Orenstein need not have weighed down the book with a long analysis of patriarchy or an exhaustive history of feminism. But by bracketing out any assessment of the larger system and resistance to it — even when those ideas are so crucial to her own analysis — she contributes to the patriarchal culture’s strategy of denial and avoidance.

This failure is most evident in the chapter on pornography, a subject Orenstein recognizes as crucial in understanding the socialization of boys into sexuality, especially in a digital world that has:

“… given minors historically unprecedented access to sexually explicit media, most of it reflecting traditional gender dynamics and shot from the male’s point of view — often a hostile, narcissistic male at that: sex is portrayed as something men do to rather than with women. Women exist primarily as providers of male orgasm (the goal of every encounter); their own pleasure is presented as a performance to that end. The men themselves appear joyless, mechanical. Given its boundless novelty and availability, contemporary porn raises questions about how young people’s erotic imaginations will be shaped long before they’ve engaged in so much as a good-night kiss: the impact it may have on desire, arousal, behavior, sexual ethics, and their understanding of gender, race, and power in sexual expression.”

That’s an excellent summary of the pornographic reality in which children are being raised. It’s also an important part of the larger critique that the feminist anti-pornography movement has been offering for nearly a half-century, long before the internet made the misogyny and racism of pornography impossible to ignore. Yet nowhere in the book are these radical feminist insights mentioned, let alone explored.

What happens when the feminist framework of a critique is rendered invisible? We miss the chance to think about all the harms of pornography, not only to the boys and men who use it, but also to many of the women used in the production of it and the girls and women who live in a pornographic world. And we are diverted from a deeper critique of what pornography tells us about patriarchy. Radical feminist critics, most notably the late Andrea Dworkin, have argued persuasively that pornography eroticizes patriarchal domination/subordination, which means we can’t expect to successfully challenge pornography without challenging the domination/subordination dynamic at the heart of patriarchy.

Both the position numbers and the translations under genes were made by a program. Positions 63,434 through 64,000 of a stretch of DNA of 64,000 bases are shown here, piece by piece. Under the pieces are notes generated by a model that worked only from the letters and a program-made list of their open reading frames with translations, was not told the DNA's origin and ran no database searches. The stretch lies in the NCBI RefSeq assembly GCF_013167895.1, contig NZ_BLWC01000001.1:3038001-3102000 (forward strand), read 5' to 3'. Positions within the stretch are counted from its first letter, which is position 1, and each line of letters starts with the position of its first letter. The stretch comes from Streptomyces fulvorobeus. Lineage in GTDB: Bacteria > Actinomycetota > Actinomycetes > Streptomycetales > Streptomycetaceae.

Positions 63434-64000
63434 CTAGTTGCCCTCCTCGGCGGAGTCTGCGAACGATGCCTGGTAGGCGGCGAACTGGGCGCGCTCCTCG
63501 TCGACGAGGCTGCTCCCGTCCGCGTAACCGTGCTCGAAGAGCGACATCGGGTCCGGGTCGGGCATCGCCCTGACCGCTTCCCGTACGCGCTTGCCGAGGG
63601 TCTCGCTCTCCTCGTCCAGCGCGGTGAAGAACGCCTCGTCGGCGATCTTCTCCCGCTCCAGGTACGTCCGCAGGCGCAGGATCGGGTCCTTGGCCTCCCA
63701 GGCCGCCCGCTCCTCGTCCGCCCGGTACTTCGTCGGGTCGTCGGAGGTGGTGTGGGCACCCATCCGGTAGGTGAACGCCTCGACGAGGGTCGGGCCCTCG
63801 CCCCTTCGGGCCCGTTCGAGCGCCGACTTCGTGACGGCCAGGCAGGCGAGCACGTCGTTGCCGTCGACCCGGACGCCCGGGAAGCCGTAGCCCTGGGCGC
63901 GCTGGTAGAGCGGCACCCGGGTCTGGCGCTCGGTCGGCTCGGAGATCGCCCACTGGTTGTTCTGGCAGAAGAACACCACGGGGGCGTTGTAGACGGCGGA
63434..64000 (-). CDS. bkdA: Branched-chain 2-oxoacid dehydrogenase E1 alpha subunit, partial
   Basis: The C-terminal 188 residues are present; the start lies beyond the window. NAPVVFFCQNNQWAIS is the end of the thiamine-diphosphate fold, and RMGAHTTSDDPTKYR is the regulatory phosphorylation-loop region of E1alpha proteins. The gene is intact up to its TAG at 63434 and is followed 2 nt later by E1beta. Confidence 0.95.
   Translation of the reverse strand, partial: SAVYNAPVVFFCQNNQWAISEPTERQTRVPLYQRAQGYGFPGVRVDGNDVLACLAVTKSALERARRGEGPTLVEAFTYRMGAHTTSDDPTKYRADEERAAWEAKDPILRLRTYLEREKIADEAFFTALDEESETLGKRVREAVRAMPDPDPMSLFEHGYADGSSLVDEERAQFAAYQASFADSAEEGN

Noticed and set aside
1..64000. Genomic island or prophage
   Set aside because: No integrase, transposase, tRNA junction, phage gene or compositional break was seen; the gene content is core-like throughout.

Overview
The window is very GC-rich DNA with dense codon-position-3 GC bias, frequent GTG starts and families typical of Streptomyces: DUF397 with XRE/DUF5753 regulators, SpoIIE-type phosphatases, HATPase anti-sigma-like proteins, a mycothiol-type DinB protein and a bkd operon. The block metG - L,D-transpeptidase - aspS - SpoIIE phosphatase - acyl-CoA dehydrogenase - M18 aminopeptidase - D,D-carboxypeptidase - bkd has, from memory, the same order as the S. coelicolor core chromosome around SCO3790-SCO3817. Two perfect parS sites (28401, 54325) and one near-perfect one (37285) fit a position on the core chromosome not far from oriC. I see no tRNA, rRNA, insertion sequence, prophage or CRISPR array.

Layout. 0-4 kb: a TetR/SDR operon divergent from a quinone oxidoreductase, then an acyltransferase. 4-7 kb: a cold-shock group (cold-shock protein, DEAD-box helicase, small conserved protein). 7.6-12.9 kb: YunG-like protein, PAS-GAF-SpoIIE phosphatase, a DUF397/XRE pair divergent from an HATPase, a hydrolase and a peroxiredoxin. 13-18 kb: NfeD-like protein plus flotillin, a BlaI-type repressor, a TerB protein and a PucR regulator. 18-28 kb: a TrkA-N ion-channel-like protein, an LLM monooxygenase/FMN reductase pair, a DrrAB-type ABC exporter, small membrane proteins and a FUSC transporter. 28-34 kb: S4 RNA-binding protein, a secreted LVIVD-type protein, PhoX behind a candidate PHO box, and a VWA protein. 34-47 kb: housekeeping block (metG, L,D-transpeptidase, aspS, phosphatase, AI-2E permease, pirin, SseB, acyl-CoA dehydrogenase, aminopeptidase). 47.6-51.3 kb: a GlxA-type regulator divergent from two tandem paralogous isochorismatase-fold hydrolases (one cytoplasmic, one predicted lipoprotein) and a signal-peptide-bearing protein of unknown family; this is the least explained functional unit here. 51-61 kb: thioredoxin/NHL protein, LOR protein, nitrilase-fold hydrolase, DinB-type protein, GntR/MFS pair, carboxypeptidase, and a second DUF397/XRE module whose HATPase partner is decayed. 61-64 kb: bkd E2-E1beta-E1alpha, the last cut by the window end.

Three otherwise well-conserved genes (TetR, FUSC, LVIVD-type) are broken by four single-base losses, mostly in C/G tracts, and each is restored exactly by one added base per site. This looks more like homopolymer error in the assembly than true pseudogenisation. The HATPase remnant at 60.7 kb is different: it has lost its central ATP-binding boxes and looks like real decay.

One more lost opportunity: Orenstein states that “adults’ porn use is a separate issue.” Sure, we devise different policies about access to pornography for adults and minors. But does the misogyny of pornography, which she argues has a significant influence on boys, have no effect on men? Orenstein believes the research shows “that what we consume becomes part of our psyches unconsciously affecting how we feel, think, and behave” and that “media scripts influence real-life emotions and behavior, even when we think they don’t.” When male humans reach the age of 18 or 21, do they magically acquire immunity to the effects of media representations? Why not acknowledge that if we are to help boys navigate a pornographic world, we also have to talk about what the men in their lives — fathers, teachers, clergy, coaches — are watching and how it influences them?

Radical feminist critics of pornography have been making these kinds of claims for decades and often are ridiculed for them — labelled prudish or anti-sex (whatever that means) — not only by men but also by some liberal and postmodern feminists who have embraced pornography as sexual liberation. Perhaps Orenstein ignores the radical feminist critique to avoid being caught up in these contentious debates, but ignoring those insights leads to muddied thinking. For example, after detailing the problem, she states:

“Although porn has become a lightning rod for concern, then, it may really be more a symptom than the disease itself. Nor is its sexual explicitness an inherent problem: it’s the persistent depiction of women as things, and in degrading and compliant roles — less the sex than the sexism. And that is abundantly on display in the mainstream media boys consume throughout their lives.”

Radical feminists never suggested that pornography was THE problem, nor have they exempted the sexism of mainstream media from their critique. And if pornography emerges out of a patriarchal culture, then of course pornography is more symptom than disease. That’s true across the board: all manifestations of problems such as sexism or racism are symptoms, not the disease. Racist discrimination in housing is a manifestation of white supremacy, in some sense symptom and not the disease itself. But social change comes through targeting the symptoms while making it clear that they emerge out of a system. We fight white supremacy by going after racist practices. We fight patriarchy by going after sexist practices.

Once again, if this seems personal for me, it is. For the past three decades I’ve been a part of the feminist anti-pornography movement through writing and organizing. I’ve experienced the transformative power of that feminist critique and believe it should be part of an overall movement for social justice. But the critique can’t be considered if it is rendered invisible.